Zango, an online advertising company, is to pay $3 million for "unfairly and deceptively" downloading adware onto people's computers.
The Federal Trade Commission (FTC) agreed to settle with the company after claiming that it installed adware more than 70 million times, causing 6.9 billion pop-up ads.
According to the settlement, Zango is barred from downloading adware without the user's consent and is required to provide an uninstall utility to help recipients remove the software.
The FTC said the firm used third parties to install adware onto PCs, concealing the programs in screensavers, browser updates or free games.
The applications then monitored the consumer's internet use and presented pop-up ads based on data gathered from the adware.
The FTC claims that Zango - previously called 180 Solutions - made the software difficult to identify, locate and remove once it was installed.
Lydia Parnes, director of the FTC's Bureau of Consumer Protection said: "Consumer's computers belong to them, and they shouldn't have to accept any content they don't want."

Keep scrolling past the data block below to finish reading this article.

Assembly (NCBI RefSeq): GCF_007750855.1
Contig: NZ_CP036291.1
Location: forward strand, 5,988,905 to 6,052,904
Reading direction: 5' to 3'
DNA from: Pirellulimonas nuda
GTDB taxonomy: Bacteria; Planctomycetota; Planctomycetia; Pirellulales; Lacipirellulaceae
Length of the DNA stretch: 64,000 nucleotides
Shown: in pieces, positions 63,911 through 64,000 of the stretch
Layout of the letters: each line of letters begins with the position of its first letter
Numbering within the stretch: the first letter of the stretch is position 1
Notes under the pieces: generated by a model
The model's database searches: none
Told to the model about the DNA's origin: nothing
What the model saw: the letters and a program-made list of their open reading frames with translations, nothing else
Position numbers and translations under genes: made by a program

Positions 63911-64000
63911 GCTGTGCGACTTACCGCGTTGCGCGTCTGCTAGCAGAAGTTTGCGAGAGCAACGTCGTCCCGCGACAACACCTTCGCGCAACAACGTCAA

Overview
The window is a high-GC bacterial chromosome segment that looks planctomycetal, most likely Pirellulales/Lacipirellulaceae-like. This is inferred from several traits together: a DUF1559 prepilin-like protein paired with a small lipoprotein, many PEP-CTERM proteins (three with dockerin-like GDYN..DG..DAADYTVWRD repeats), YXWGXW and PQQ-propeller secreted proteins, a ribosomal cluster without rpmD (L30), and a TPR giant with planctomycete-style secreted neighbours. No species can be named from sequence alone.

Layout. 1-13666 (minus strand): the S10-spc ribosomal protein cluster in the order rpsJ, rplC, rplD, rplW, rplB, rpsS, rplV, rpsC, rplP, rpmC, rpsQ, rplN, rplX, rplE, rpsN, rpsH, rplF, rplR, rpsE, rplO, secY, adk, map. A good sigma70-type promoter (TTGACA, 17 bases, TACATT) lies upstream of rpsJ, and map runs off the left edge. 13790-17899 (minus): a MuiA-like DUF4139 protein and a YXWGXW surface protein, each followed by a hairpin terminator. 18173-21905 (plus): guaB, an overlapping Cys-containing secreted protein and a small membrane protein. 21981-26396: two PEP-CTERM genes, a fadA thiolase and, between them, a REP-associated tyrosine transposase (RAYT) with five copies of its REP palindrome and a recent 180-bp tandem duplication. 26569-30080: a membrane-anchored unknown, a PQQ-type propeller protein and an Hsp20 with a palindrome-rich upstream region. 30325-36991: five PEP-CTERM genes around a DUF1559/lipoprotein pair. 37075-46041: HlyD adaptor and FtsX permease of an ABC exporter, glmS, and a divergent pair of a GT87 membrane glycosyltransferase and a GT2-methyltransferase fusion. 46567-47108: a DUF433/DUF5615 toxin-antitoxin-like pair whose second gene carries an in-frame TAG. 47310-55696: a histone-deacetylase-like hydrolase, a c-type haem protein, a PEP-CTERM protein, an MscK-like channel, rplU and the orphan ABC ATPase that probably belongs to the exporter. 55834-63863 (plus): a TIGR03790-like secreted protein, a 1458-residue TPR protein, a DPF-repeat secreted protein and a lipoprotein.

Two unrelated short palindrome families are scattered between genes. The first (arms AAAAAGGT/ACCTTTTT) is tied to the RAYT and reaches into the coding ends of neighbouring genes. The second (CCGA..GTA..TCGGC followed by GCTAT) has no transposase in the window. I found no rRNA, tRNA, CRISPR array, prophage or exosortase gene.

"If consumers choose to receive pop-up ads, so be it. But it violates federal law to secretly install software that forces consumers to get pop-ups that disrupt their computer use," she said.
Keith Smith, Zango CEO, apologized for the adware downloads: "We relied too heavily on our affiliates to enforce our customer notice and consent policies."
"Unfortunately, this allowed deceptive third parties to exploit our system to the detriment of consumers, our advertisers, and our publishing partners," he said. "We deeply regret and apologize for the resulting negative impact."
He added that Zango would "embrace the new standards" required by the FTC and "continue to create, abide by and strive for best practices that protect consumers."